Dealing with dementia is like grieving.

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Having spent a lot of time reflecting on Mom's situation and not having anyone, until now, to talk to asbout it I have come to realize that caring for someone with dementia is grieving for them in chunks.
The first time I had to go to the drugstore to buy adult diapers, I stood in line to pay for them and felt the tears well up. Luckily I held it together til I got in the car.Since then it has been little things, that make me grieve. Is this life or some higher power making the end easier to accept?

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Groundhog, i cant say anything about higher power or divine intervention, stuff like that, but i know what you mean. my mom has been in diapers for a while now, but its the little things that she just cant do anymore. the day after christmas she and i went out to dinner and i had to cut her meat for her. it took me a few, but when it hit me what i had to do for her, i had to go outside and cry a little. my brother brought me some money the other night and i cried again.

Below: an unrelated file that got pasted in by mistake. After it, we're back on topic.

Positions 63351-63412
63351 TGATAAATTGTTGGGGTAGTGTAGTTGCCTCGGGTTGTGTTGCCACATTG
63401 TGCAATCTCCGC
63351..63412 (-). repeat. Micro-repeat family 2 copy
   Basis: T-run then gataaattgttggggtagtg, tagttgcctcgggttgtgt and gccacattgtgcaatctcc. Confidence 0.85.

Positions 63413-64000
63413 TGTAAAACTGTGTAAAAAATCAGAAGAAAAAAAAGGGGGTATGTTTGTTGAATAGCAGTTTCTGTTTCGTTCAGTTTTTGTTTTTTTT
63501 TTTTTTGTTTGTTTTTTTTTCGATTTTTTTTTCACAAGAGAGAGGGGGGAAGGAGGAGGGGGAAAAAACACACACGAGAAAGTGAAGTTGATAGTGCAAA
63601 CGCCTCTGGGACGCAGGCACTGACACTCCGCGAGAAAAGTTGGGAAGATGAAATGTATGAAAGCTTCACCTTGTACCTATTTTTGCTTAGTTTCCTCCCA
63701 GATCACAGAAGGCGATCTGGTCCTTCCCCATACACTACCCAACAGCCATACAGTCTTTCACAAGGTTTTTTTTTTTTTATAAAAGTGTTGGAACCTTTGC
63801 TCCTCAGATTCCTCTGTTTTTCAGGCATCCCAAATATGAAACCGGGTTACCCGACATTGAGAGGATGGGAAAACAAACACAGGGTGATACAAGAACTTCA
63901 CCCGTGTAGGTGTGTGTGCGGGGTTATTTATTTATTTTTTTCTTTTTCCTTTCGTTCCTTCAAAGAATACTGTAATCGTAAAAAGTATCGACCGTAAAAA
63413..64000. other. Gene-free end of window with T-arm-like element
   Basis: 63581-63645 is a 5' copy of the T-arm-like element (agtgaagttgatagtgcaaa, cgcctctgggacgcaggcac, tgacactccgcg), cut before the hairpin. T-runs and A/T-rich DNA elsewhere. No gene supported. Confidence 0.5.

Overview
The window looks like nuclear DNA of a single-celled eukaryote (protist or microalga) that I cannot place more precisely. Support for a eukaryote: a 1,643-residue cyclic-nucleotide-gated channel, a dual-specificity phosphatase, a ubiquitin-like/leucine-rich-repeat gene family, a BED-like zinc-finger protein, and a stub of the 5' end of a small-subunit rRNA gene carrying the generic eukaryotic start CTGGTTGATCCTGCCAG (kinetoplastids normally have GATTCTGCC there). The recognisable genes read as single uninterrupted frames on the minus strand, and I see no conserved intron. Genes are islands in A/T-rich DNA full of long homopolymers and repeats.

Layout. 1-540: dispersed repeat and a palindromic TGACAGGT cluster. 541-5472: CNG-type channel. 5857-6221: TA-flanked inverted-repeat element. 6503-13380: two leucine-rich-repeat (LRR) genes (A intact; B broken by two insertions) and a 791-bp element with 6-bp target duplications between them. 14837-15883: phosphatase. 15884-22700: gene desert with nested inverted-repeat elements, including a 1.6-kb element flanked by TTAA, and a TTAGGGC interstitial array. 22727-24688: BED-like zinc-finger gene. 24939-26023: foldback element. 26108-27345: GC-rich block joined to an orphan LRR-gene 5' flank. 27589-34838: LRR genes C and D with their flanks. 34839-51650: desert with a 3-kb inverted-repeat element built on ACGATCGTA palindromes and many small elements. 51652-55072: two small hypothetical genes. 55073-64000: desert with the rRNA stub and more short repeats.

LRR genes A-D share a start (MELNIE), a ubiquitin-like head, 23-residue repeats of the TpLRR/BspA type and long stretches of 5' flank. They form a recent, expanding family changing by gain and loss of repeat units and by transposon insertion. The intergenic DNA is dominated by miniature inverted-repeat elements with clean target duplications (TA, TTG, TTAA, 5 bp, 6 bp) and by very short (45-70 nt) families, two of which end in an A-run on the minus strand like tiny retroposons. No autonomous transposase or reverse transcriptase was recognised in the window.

ive learned to appreciate the new her though. it took me a bit, but shes not the same mother that raised me. ive grieved for that mother and have been trying to enjoy the mom i have now. ive been trying to not get so upset with her attitudes, but cheered her on in all the small pleasures she gets now. hopefully, when the time comes, i can feel blessed that she is finally at peace. for i know that right now, she is hating herself for what she has become and what i have to do to help her. she wants to be that fun loving spirited person again, but cant when she lives in such a clouded world of confusion.
Grief is such a powerful emotion, and personal experience. All our past comes before us, and all our hopes and dreams dissolve. The painful reality that Mom will never meet our needs in quite the same way, and that we have try to meet hers, often without acknowledgment or gratitude, it ours to bear alone. Dealing with our own sadness over the many losses is hard enough, but we also get to help shoulder their grief and disappointment, as well. It's a tough, and often very lonely place to be. Just know there are lots of other lonely people out there, suffering with somewhat similar situations, and that it is transitional and temporary. Even when it feels lonely, you are not truly alone. People care, and God is always ready to meet you there, as you cry out to Him.
3930 helpful answers